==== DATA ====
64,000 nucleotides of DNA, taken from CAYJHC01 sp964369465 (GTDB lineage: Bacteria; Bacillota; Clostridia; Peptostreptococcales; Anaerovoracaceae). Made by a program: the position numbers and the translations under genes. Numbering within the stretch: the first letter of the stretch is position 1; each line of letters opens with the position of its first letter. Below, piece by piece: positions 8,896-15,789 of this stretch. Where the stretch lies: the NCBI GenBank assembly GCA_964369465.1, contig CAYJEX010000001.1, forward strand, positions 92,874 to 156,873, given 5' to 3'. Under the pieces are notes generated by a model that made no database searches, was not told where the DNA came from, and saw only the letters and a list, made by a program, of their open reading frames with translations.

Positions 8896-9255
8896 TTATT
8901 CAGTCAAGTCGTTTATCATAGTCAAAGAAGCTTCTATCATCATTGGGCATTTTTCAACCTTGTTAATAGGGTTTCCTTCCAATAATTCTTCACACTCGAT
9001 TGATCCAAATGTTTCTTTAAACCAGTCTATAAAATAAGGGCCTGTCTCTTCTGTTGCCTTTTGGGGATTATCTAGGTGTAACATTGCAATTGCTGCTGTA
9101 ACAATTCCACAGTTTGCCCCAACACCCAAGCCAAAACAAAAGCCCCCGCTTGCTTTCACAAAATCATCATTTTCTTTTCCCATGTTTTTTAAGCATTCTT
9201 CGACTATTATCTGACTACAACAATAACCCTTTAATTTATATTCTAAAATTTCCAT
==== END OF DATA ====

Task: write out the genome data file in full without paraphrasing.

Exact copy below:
64,000 nucleotides of DNA, taken from CAYJHC01 sp964369465 (GTDB lineage: Bacteria; Bacillota; Clostridia; Peptostreptococcales; Anaerovoracaceae). Made by a program: the position numbers and the translations under genes. Numbering within the stretch: the first letter of the stretch is position 1; each line of letters opens with the position of its first letter. Below, piece by piece: positions 8,896-15,789 of this stretch. Where the stretch lies: the NCBI GenBank assembly GCA_964369465.1, contig CAYJEX010000001.1, forward strand, positions 92,874 to 156,873, given 5' to 3'. Under the pieces are notes generated by a model that made no database searches, was not told where the DNA came from, and saw only the letters and a list, made by a program, of their open reading frames with translations.

Positions 8896-9255
8896 TTATT
8901 CAGTCAAGTCGTTTATCATAGTCAAAGAAGCTTCTATCATCATTGGGCATTTTTCAACCTTGTTAATAGGGTTTCCTTCCAATAATTCTTCACACTCGAT
9001 TGATCCAAATGTTTCTTTAAACCAGTCTATAAAATAAGGGCCTGTCTCTTCTGTTGCCTTTTGGGGATTATCTAGGTGTAACATTGCAATTGCTGCTGTA
9101 ACAATTCCACAGTTTGCCCCAACACCCAAGCCAAAACAAAAGCCCCCGCTTGCTTTCACAAAATCATCATTTTCTTTTCCCATGTTTTTTAAGCATTCTT
9201 CGACTATTATCTGACTACAACAATAACCCTTTAATTTATATTCTAAAATTTCCAT